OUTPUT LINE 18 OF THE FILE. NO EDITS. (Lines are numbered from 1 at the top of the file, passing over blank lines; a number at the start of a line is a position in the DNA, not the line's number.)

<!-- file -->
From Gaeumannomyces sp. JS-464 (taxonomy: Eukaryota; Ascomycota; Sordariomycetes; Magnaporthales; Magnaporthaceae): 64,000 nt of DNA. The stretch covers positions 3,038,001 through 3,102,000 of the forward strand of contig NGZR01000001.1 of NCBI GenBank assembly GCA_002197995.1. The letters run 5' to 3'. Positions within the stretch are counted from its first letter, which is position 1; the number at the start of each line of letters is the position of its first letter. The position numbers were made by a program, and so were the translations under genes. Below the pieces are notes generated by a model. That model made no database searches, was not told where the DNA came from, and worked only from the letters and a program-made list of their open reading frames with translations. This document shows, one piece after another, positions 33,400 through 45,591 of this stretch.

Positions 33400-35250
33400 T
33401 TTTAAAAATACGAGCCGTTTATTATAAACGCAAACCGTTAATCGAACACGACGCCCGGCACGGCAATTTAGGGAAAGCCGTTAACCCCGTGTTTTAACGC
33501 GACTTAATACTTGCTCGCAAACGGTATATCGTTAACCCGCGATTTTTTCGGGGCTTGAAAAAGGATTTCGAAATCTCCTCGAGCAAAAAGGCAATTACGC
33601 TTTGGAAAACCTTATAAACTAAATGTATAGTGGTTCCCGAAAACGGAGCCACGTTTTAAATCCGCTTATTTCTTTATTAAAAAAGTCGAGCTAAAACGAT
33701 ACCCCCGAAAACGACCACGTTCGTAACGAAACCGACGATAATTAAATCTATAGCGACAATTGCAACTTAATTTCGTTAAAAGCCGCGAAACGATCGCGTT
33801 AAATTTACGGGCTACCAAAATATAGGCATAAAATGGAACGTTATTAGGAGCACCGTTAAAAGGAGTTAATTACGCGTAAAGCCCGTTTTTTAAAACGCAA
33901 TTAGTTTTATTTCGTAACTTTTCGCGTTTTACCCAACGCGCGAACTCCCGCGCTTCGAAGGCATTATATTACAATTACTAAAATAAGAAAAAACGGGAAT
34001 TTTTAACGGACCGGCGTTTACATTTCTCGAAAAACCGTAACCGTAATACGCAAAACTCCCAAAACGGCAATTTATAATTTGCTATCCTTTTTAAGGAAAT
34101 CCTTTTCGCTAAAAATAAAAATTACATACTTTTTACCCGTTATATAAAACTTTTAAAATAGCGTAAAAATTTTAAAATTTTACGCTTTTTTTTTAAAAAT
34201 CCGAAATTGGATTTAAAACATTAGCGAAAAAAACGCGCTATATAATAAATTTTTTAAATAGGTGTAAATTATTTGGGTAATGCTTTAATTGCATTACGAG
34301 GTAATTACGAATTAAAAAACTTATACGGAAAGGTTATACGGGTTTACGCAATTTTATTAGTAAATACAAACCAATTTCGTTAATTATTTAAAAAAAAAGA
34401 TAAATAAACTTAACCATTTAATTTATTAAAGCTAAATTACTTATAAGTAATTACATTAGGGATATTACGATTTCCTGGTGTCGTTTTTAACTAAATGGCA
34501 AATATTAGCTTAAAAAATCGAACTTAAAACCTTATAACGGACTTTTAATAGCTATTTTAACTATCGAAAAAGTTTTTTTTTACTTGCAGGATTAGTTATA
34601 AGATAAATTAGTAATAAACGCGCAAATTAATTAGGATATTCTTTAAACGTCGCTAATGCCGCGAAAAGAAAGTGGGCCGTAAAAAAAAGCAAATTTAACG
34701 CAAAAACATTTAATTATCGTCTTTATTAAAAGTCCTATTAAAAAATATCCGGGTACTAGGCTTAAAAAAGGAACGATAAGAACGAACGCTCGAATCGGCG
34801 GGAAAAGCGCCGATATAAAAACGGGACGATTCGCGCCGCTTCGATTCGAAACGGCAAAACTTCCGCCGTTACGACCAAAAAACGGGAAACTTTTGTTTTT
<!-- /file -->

34801 GGAAAAGCGCCGATATAAAAACGGGACGATTCGCGCCGCTTCGATTCGAAACGGCAAAACTTCCGCCGTTACGACCAAAAAACGGGAAACTTTTGTTTTT